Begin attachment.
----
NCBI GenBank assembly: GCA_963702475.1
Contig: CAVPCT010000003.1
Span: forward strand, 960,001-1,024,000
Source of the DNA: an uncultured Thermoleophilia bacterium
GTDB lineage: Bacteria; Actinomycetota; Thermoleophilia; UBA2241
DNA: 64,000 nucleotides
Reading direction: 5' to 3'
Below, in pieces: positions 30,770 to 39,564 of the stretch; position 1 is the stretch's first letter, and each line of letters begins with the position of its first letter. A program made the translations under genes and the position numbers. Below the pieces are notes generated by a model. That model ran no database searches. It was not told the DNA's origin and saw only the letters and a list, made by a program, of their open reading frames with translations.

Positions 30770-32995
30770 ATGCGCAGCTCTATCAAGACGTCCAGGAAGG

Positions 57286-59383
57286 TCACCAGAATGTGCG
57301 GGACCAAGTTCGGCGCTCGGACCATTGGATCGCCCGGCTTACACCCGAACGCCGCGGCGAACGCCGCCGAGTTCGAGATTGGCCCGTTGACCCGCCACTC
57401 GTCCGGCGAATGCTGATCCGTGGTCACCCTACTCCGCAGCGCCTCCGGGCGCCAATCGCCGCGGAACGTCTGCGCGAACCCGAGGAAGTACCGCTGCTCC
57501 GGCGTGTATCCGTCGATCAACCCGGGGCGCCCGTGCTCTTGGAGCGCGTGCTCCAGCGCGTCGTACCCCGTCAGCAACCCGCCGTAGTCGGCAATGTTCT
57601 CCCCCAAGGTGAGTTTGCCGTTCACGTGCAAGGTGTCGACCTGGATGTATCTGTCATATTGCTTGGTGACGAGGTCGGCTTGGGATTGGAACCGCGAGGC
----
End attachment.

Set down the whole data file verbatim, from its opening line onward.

NCBI GenBank assembly: GCA_963702475.1
Contig: CAVPCT010000003.1
Span: forward strand, 960,001-1,024,000
Source of the DNA: an uncultured Thermoleophilia bacterium
GTDB lineage: Bacteria; Actinomycetota; Thermoleophilia; UBA2241
DNA: 64,000 nucleotides
Reading direction: 5' to 3'
Below, in pieces: positions 30,770 to 39,564 of the stretch; position 1 is the stretch's first letter, and each line of letters begins with the position of its first letter. A program made the translations under genes and the position numbers. Below the pieces are notes generated by a model. That model ran no database searches. It was not told the DNA's origin and saw only the letters and a list, made by a program, of their open reading frames with translations.

Positions 30770-32995
30770 ATGCGCAGCTCTATCAAGACGTCCAGGAAGG

Positions 57286-59383
57286 TCACCAGAATGTGCG
57301 GGACCAAGTTCGGCGCTCGGACCATTGGATCGCCCGGCTTACACCCGAACGCCGCGGCGAACGCCGCCGAGTTCGAGATTGGCCCGTTGACCCGCCACTC
57401 GTCCGGCGAATGCTGATCCGTGGTCACCCTACTCCGCAGCGCCTCCGGGCGCCAATCGCCGCGGAACGTCTGCGCGAACCCGAGGAAGTACCGCTGCTCC
57501 GGCGTGTATCCGTCGATCAACCCGGGGCGCCCGTGCTCTTGGAGCGCGTGCTCCAGCGCGTCGTACCCCGTCAGCAACCCGCCGTAGTCGGCAATGTTCT
57601 CCCCCAAGGTGAGTTTGCCGTTCACGTGCAAGGTGTCGACCTGGATGTATCTGTCATATTGCTTGGTGACGAGGTCGGCTTGGGATTGGAACCGCGAGGC